SUMTER (WACH) - Two year old Ja'Kaiden is a healthy, happy, athletic little boy.
The sad part is..his father will never get to see him play ball.
That's because Ja'Kaiden's dad was murdered almost a year ago.
We brought the story to you last April and if you'll remember, Reyshawn Holmes and Willie Chatman were found shot to death in their home.
Arsenio Colclough is charged in connection with both murders.
But on Tuesday, Colclough was let out on a $200,000 bond.
And one of the victim's families is upset..
"I don't agree with him being out on bond because I'm concerned about the rest of the citizens in the community. With the people that live around in the community, I'm quite sure everybody's wondering whether anything might happen to them and everybody's going to be watching themself a little bit closer." says Holland Earl Holmes, the uncle of Reyshawn Holmes.
Colclough has a lengthy criminal record, including first degree burglary.
He was out on bond on that charge during the time he is accused of killing Holmes and Chatman.
Attorney Clark Newton tells WACH Fox it is unusual for someone who is out on bond for previous violent charges to be granted bond for a subsequent murder charge.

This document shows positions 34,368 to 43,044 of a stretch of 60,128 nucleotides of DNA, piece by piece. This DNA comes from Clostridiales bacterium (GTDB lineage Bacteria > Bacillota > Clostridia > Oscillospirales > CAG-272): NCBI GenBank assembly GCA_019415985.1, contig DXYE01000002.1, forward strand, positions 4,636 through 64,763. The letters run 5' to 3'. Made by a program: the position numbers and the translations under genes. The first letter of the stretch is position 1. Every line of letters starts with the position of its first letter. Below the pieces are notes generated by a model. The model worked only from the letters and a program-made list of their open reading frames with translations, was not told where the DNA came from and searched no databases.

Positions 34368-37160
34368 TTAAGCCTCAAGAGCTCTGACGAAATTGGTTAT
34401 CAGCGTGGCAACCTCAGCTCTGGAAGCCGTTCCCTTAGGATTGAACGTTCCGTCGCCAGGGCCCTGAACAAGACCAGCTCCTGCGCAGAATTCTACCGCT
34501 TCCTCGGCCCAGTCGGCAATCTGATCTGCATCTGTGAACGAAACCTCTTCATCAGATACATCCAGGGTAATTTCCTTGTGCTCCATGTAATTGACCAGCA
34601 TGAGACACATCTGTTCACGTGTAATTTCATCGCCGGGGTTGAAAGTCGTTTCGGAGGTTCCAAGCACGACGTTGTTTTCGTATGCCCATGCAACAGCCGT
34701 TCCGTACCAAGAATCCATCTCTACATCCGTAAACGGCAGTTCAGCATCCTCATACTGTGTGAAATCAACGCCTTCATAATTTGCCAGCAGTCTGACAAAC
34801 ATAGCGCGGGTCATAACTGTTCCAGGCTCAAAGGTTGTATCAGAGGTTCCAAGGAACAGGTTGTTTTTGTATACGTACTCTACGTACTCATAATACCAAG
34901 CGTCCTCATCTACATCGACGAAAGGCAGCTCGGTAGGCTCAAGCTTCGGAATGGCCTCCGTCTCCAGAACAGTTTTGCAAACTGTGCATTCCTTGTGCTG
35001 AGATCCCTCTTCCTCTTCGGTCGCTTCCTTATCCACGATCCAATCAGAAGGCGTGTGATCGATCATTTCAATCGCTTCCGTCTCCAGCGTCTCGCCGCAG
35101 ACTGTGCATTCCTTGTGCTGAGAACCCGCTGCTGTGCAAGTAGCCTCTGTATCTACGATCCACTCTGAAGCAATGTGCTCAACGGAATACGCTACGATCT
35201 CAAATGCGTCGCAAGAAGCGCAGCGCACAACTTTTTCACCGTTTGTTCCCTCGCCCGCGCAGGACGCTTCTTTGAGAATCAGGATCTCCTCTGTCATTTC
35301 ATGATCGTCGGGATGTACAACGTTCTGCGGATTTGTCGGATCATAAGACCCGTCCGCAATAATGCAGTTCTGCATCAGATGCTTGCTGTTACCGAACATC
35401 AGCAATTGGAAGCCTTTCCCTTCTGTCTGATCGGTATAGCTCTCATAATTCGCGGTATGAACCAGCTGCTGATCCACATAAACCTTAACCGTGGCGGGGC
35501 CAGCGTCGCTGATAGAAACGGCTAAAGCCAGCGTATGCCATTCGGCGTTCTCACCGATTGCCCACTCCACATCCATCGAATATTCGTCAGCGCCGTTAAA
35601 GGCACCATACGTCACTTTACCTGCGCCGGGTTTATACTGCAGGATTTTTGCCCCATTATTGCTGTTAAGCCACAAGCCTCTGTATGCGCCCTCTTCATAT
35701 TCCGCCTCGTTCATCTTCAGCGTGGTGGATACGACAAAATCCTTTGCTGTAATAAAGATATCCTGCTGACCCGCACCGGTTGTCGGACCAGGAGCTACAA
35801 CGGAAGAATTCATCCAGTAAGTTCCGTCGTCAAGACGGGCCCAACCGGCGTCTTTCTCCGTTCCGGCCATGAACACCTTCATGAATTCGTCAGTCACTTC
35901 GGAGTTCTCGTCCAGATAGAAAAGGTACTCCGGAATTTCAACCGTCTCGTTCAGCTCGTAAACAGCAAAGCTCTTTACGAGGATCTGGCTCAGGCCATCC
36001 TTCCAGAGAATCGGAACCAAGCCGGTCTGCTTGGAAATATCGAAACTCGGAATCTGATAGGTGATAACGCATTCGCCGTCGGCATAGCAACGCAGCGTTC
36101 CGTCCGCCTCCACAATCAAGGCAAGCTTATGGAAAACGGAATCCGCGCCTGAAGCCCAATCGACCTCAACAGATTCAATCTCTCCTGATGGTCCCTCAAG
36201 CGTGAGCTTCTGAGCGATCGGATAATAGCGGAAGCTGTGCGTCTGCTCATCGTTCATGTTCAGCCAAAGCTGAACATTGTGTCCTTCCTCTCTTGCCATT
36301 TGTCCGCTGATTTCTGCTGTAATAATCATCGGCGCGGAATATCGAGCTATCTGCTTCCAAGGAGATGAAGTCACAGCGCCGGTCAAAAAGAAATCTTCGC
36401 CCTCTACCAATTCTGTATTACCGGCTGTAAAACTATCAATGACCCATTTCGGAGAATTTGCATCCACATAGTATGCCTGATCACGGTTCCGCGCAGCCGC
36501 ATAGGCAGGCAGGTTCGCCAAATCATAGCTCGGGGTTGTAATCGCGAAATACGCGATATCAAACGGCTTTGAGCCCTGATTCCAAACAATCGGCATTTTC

What makes this situation more difficult for the victim's families is that Colclough was considered a friend.
"Mr. Colclough was treated more like a family member than a friend. We was always welcome and they never had any problems that any of the family ever knew of. They continued being friends up to the point of this." says Holmes.
Up to the point of a murder that took the life of two young men, one of whom was engaged to be married.
Reyshawn Holmes was planning a future with his son Ja'Kaiden's mother when he was killed.
"He and his son's mother were getting ready to set up house the very next week. He was going to be moving out of the house he was in. And unfortunately he didn't get a chance...he didn't get a chance to." Holmes states.
The topic of bond reform is one that's swirling around the State House right now.
Governor Haley signed a bill Monday that works to keep offenders who are out on bond and are charged with committing a subsequent crime behind bars.